Just a very quick post from Cannon Beach in Oregon to point out an article I just read about Gifted Adults that I think resonates with many of the issues affecting rebels. I came across the article when I was reflecting on how I at least became a rebel. One of the conclusions I drew was that once I became an adult and reached the work environment, the qualities that had served me so well during university were actually not so popular in the work environment. For example, being inquisitive was highly useful in college but not so useful when I started work, particularly if the "thing" I was being inquisitive about was the logic behind certain work practices. Wondering if this experience was common, I started searching for information on "loners at work" or "intelligent people at work" which is how I came across this interesting article about Counseling Gifted Adults by Paula Prober. I bet most of us resist the label of "gifted" but several sentences resonated so strongly with many of the experiences rebels have already documented. For example:
We associate giftedness in adults with high levels of achievement. But it is not that simple. In fact, the gifted person is as likely to be the high school rebel as she is the valedictorian, the CEO, or the Nobel prize winner. (my italics)
Does that sound familiar? Or the description of typical traits of gifted adults:
Complex analytical mind, rapid speech, advanced empathy, quirky sense of humor, and perfectionism.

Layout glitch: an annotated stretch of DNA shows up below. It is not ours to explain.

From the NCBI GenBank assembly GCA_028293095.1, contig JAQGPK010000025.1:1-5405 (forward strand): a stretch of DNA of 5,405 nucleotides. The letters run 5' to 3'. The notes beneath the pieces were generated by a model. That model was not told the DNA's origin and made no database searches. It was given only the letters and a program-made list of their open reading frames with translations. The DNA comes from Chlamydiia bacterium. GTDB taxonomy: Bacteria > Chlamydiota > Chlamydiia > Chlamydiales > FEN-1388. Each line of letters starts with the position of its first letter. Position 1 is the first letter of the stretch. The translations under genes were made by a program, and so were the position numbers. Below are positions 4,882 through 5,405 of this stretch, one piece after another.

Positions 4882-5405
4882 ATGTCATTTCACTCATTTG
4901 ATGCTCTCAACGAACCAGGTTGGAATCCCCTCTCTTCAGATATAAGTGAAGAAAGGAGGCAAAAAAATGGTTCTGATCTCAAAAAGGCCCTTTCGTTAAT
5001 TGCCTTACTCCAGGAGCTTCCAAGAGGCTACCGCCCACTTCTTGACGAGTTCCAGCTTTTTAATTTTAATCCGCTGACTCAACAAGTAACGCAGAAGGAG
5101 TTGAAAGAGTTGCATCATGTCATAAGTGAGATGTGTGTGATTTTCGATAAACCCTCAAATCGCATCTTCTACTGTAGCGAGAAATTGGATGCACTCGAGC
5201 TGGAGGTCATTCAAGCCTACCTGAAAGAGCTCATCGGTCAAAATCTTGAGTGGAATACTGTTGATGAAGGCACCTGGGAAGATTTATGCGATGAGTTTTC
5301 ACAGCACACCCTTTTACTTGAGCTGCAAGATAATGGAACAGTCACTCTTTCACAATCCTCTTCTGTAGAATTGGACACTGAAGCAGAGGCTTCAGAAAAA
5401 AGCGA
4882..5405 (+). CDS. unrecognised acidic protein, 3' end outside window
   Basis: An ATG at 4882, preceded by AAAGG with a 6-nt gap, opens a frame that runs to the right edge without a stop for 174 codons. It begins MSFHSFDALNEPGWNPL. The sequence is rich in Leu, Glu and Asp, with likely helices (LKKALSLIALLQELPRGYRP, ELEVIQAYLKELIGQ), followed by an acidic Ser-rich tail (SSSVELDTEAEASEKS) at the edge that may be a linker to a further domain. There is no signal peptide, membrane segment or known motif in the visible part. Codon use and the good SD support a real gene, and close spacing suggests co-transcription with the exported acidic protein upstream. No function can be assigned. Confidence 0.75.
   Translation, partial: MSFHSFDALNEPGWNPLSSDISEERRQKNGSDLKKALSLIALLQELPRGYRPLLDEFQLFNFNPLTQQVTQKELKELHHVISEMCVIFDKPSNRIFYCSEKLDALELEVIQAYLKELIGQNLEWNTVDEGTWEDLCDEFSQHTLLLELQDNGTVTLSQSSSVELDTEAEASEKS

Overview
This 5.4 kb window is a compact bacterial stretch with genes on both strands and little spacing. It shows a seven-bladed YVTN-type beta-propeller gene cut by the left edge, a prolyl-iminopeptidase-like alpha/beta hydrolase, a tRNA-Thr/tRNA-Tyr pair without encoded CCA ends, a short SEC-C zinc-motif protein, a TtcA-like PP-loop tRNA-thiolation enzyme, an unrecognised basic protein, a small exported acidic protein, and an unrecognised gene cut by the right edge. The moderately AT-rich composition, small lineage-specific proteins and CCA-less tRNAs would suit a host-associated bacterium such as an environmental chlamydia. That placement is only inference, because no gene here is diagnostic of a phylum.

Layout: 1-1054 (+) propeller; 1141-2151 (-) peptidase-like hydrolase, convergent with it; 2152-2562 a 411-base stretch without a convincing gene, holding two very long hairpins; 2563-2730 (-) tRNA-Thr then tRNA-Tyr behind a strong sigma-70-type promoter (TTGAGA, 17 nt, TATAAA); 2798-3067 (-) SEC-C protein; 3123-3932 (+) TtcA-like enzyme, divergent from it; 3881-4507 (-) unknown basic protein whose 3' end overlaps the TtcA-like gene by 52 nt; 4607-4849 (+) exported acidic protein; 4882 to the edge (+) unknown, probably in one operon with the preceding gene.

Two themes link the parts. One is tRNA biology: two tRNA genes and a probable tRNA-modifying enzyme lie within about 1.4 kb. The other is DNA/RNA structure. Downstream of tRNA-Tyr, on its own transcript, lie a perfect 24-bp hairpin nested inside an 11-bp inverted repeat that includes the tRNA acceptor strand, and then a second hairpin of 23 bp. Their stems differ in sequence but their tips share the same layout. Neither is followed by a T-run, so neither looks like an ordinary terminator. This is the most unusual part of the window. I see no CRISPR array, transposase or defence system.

Do these remarks resemble you?
But what really sold it for me was when I read the description provided by the gifted adult Susan of her early educational adventures:
Susan said she recalled being thrilled about starting school but very quickly feeling deeply disappointed. In second grade, for example, she completed an entire reading workbook in one night. With enthusiasm, she showed her teacher the next day and was reprimanded for working ahead.
The phrase "Working Ahead" hit me like one of Proust's Madeleines. I hadn't heard that phrase in almost 50 years, probably, but I suddenly remembered it as one of the constant refrains of my childhood. Don't Work Ahead!! Don't Read Ahead!!
And so, of course, that's what many corporate rebels do. They work ahead. They can't help it, or at least they can't control it until they become painfully aware of its impact at the workplace and on their own careers.
The article cites as a principal reference the book The Gifted Adult by Mary-Elaine Jacobsen which I will order and scour for other relevant content. In the meantime Keep Working Ahead!.